In Wyoming, Minnesota, Premier Marine owner Bob Menne charged his in-house fiberglass expert, Fred Cotey, with developing an aluminum stern-drive housing in the late 1990s.
“About all he said was, ‘make it work,’” says Cotey, who in the previous decades had worked for HydroStream, designing pad-bottom speedboats.
To hold a V-8, Cotey had the crazy notion to widen the center tube to 36 inches. It would taper toward the bottom and settle into a 12-inch flat surface. Called the PTX, not only does the tube easily hold the motor, but in conjunction with the 23-inch outer tubes it allows the boat to turn quickly enough to run a buoy course — we’ve done it.
Manitou’s SHP uses similar physics — a 27-inch center tube, mounted five inches lower than the 23-inch outers to create a deeper centerline. The boat can make buttonhook turns when the wheel is cranked over hard at 40 mph — done that, too, and learned to hold on tight. “People are shocked to see what we can do,” says Dave Curtis, Manitou’s vice president of operations. “It isn’t just trying to look like a sport boat anymore. It is a sport boat.”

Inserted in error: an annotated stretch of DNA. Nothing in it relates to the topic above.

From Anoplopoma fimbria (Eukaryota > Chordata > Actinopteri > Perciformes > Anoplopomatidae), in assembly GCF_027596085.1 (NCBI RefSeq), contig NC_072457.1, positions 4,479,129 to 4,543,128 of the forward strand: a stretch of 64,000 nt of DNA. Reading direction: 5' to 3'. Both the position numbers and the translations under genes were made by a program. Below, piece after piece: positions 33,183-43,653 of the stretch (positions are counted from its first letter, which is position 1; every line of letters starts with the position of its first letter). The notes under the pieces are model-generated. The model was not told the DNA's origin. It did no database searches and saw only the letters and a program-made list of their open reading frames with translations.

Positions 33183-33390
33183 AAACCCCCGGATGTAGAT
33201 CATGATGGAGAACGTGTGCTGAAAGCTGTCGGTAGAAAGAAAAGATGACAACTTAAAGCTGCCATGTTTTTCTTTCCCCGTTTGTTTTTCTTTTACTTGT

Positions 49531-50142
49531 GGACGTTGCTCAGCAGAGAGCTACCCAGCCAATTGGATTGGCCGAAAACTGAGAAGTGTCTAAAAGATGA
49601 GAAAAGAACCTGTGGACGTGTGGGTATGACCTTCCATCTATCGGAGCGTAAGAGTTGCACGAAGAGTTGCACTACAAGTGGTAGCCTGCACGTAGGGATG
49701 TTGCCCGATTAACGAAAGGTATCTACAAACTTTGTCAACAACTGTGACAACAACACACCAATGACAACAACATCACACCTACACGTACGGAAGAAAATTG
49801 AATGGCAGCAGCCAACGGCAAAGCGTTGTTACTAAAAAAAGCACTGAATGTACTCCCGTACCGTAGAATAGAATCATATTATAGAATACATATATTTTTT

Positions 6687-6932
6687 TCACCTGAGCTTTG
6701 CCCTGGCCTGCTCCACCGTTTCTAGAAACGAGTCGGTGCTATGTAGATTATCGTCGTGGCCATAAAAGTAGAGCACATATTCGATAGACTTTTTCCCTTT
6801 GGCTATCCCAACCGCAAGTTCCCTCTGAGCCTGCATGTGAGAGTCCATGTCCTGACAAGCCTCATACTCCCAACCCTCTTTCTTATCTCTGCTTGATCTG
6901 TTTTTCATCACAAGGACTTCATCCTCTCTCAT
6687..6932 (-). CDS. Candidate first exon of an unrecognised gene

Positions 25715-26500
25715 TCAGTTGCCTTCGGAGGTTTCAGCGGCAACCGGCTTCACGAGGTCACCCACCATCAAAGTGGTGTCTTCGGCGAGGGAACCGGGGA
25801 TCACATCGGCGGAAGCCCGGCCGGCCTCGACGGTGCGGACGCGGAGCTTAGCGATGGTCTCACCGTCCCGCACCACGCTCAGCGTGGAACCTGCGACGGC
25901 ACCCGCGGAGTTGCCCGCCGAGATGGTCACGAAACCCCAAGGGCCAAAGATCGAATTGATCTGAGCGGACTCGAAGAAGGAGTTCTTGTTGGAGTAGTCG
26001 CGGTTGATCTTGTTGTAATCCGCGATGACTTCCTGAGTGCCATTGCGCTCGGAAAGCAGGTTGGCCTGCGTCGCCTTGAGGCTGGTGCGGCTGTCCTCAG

Jim Dorris can’t believe what we’re talking about. Fifteen years does not seem like 53.2 mph ago. There he was in 1995, clocking 46.8 mph and slapping the steering wheel as if he just told the funniest joke ever heard. A pontoon!
And now here he is, being told that the mad scientists at South Bay are reportedly closing in on the 100 mph mark. Dorris says it’s “obtainable.” There’s something in his voice that begs a question.
“How close are you?” Dorris is asked.
Dorris doesn’t even pause. “I’m not saying.”
He’ll only say that he’s been toying with a two-tube PlayCraft that runs faster than 70 mph with twin 383 Stroker Scorpions. Two tubes?
“This whole performance thing isn’t just horsepower,” he says. “For us it’s those Rac-R-Fins.”
When asked to expound on the fins, Dorris gives a two-beat laugh.
“The secret’s in the water. As far as I’m concerned, it stays there.”
And with that he laughs out loud. It’s as boisterous a laugh as you’ve ever heard.